In 1897, Dr. Ronald Ross — an Indian-born British surgeon who counted poetry, mathematics and songwriting among his other passions — made a medical discovery that would change the course of history.
Stationed in Secundebad, a monsoon-drenched city in central India, Ross identified the malaria parasite in the gut of a dissected Anopheles mosquito. His discovery confirmed that the winged pest was, in fact, responsible for spreading one of the oldest, deadliest and most devastating diseases on the planet.
Ross was knighted and awarded a Nobel Prize for his efforts and deservedly so — his discovery laid the foundation for the modern fight against malaria.
We’ve made significant strides since Ross’ time. Malaria has been eliminated throughout most of the developed world, including the United States in 1951. And progress is accelerating: Since 2000, we’ve cut global malaria deaths by half, saving 3.3 million lives — most of them children and pregnant women in Africa.
However, the work is far from done. A child still dies every minute from a mosquito bite, and more than 200 million people are afflicted with the disease each year, keeping adults out of work, children out of school and stifling the growth of developing economies.
Based on the progress of the past decade, there’s a growing determination among the global health community to eradicate the disease once and for all, recognizing that the only way to ensure zero malaria deaths is to have zero malaria.
Going on the offense
So what will it take to finish the job?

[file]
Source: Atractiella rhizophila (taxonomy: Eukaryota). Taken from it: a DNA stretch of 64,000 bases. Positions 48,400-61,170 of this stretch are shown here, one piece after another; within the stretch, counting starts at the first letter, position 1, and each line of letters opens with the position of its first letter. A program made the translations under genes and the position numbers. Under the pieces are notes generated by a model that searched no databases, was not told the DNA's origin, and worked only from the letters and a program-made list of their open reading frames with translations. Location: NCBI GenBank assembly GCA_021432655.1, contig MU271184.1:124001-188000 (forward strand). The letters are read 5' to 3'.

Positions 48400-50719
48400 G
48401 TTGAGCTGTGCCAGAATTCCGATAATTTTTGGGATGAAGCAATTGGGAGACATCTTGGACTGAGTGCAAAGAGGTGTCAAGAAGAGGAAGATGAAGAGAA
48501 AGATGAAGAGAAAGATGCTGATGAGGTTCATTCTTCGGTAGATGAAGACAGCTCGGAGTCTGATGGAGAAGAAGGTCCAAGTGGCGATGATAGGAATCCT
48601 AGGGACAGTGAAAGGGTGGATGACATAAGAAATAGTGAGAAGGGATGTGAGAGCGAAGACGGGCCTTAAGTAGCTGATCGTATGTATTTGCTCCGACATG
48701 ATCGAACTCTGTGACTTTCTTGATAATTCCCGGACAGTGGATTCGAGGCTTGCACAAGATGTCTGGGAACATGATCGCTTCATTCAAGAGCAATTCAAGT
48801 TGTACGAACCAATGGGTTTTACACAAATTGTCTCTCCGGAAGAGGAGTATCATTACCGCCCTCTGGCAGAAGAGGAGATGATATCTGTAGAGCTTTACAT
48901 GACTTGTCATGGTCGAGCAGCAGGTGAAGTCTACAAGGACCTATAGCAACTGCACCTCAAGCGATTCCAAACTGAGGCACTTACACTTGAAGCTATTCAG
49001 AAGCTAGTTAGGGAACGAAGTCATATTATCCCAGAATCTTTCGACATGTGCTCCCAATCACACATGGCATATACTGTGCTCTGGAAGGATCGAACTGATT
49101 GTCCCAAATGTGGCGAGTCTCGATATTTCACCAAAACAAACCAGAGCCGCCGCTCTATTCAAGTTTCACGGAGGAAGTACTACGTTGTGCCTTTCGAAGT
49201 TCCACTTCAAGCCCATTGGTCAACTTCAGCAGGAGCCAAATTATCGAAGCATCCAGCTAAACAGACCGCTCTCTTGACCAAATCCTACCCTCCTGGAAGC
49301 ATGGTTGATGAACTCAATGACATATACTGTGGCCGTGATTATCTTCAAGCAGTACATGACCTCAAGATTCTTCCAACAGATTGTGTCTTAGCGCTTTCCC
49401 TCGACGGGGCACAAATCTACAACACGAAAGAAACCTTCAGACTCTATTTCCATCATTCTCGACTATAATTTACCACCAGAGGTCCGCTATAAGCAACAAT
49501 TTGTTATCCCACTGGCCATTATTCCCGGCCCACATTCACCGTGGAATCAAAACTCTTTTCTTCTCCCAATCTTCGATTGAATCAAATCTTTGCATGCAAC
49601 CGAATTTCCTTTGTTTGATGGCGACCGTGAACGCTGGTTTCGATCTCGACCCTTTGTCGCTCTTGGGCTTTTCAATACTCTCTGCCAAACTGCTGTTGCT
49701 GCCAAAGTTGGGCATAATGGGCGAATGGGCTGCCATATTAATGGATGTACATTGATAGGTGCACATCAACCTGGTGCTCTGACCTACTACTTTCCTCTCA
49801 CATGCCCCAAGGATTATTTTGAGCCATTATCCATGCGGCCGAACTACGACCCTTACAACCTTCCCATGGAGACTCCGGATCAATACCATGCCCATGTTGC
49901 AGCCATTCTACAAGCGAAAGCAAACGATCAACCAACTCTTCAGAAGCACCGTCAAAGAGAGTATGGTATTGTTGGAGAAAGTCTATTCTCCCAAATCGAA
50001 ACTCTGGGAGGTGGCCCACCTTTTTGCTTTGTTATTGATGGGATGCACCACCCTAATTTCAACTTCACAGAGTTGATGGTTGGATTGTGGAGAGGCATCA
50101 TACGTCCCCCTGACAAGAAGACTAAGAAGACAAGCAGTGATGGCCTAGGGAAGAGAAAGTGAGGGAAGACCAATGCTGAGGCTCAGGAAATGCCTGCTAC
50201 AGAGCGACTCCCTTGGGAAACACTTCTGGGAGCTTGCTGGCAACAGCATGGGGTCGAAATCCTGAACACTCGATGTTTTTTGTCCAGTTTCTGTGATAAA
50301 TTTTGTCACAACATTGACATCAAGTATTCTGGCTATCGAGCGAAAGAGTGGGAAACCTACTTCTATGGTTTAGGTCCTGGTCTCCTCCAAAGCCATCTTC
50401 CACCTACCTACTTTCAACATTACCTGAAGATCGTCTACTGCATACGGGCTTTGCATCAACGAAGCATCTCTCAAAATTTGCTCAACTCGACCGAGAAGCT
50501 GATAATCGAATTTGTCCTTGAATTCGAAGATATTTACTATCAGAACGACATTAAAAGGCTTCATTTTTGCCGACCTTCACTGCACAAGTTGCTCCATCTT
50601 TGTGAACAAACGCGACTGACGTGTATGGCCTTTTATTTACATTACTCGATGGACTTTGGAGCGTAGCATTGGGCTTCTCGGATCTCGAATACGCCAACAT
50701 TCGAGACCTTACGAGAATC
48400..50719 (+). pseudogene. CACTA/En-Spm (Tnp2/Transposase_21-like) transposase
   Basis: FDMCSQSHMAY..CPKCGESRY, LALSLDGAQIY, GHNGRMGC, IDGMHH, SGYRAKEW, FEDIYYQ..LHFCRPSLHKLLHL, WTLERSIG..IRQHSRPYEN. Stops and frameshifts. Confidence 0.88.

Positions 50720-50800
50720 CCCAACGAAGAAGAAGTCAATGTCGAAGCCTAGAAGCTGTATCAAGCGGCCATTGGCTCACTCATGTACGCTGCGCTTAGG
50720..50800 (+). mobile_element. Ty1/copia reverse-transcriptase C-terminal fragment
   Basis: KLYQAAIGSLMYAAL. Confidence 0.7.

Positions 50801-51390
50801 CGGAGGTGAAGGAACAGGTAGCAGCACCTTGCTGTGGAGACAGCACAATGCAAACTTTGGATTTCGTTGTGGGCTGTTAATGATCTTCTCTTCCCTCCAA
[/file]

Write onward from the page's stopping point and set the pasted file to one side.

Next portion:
We need to rethink the malaria problem in as radical a way as Ross did more than a century ago. For all our progress, the prevailing approach to control malaria has fundamentally been about playing defense: trying to prevent mosquitos from biting and treating people when they’re sick so they don’t die. Don’t get me wrong. That has been the most cost-effective way of tackling a complex problem, going after the low-hanging fruit and bringing down the number of cases and deaths dramatically.
See more on malaria eradication:
● Target 'zero': Going full force against malaria in Asia
● A new public-private strategy to combat malaria and tuberculosis
● In Asia, a new alliance to fight malaria
● Malaria — the first disease beaten by mobile?
But to win this fight, we need to take a “parasite’s eye” view of the problem. We must attack the malaria parasite where it lives — in the human reservoir — with aggressive new approaches to find, clear and prevent onward transmission of malaria, even in asymptomatic carriers of the disease. In short, we must go on offense.
As part of that approach, we need to confront one of the newest and most urgent threats to the advances we’ve made against malaria: resistance in Asia to the front-line treatment of the disease, artemisinin. The last time drug-resistant malaria developed in that part of the world, it spread to India and Africa, robbing us of chloroquine as an effective tool.
If that happens again, it could cost millions of lives, since we are at least four to five years away from developing a viable treatment alternative.
The path forward
We find ourselves at another watershed moment in the malaria fight, and the only way we’re going to succeed is through relentless innovation. We need the next generation of tools and new implementation approaches; we need to harness the power of distinctly modern advances such as the use of mobile phones and big data in health.
Broadly speaking, we’ve identified five key challenges the world needs to solve to win this fight. Every week and a half, starting Monday, we’ll zero in on one challenge and let you know who’s innovating to find solutions. The series will culminate in some big news regarding the malaria community’s plan to reach eradication, delivered by one of the world’s biggest names and most prolific innovators in fighting disease, Bill Gates.
So stay tuned, and join us here this week as we launch with Challenge No. 1: Find the parasite, the first of five topics we’ll be covering in our series.
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